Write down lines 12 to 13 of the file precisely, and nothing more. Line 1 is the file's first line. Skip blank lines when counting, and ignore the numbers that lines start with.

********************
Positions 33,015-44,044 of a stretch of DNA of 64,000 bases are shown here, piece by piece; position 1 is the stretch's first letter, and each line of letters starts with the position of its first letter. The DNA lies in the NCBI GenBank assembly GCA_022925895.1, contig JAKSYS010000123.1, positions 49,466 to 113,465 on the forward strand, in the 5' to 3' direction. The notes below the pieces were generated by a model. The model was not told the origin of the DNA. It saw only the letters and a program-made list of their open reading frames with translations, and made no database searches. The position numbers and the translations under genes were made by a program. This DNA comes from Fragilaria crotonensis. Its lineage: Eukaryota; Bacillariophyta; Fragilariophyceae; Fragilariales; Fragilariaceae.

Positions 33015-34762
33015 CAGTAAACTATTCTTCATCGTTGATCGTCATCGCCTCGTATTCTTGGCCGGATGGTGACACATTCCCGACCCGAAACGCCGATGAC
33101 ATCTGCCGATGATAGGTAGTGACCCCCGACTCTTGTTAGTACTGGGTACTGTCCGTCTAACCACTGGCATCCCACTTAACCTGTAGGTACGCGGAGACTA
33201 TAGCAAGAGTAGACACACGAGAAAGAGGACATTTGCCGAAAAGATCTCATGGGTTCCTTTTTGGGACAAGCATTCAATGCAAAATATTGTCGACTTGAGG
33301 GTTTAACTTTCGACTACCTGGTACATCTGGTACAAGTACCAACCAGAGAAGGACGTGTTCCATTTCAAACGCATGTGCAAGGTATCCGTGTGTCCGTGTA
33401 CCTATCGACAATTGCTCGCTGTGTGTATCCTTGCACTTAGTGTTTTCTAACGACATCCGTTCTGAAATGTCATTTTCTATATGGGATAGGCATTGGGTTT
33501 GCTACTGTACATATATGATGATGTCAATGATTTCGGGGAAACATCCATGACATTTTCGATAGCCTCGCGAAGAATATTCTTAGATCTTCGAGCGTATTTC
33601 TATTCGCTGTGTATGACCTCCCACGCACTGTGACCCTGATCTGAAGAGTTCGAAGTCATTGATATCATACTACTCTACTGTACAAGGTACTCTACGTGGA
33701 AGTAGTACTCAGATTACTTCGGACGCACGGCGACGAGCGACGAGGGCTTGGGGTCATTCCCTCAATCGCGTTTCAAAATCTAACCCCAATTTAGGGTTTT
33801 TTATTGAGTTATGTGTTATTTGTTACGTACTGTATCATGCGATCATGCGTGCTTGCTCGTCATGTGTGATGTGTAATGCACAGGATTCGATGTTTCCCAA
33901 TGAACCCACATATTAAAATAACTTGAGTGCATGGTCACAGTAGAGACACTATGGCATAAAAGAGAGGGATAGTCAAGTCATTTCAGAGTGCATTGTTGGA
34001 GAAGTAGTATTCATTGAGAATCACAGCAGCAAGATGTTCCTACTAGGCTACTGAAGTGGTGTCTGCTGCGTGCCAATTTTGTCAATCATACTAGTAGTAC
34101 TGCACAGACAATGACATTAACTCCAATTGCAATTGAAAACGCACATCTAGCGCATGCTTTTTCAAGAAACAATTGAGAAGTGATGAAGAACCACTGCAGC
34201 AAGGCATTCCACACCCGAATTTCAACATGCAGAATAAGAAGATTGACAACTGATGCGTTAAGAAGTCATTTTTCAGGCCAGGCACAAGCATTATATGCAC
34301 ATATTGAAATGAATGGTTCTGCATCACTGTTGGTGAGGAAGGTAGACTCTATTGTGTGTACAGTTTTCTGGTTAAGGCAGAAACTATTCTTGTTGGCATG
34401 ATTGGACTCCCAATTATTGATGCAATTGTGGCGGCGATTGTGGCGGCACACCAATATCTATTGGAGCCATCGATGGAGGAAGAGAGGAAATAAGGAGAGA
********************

33901 TGAACCCACATATTAAAATAACTTGAGTGCATGGTCACAGTAGAGACACTATGGCATAAAAGAGAGGGATAGTCAAGTCATTTCAGAGTGCATTGTTGGA
34001 GAAGTAGTATTCATTGAGAATCACAGCAGCAAGATGTTCCTACTAGGCTACTGAAGTGGTGTCTGCTGCGTGCCAATTTTGTCAATCATACTAGTAGTAC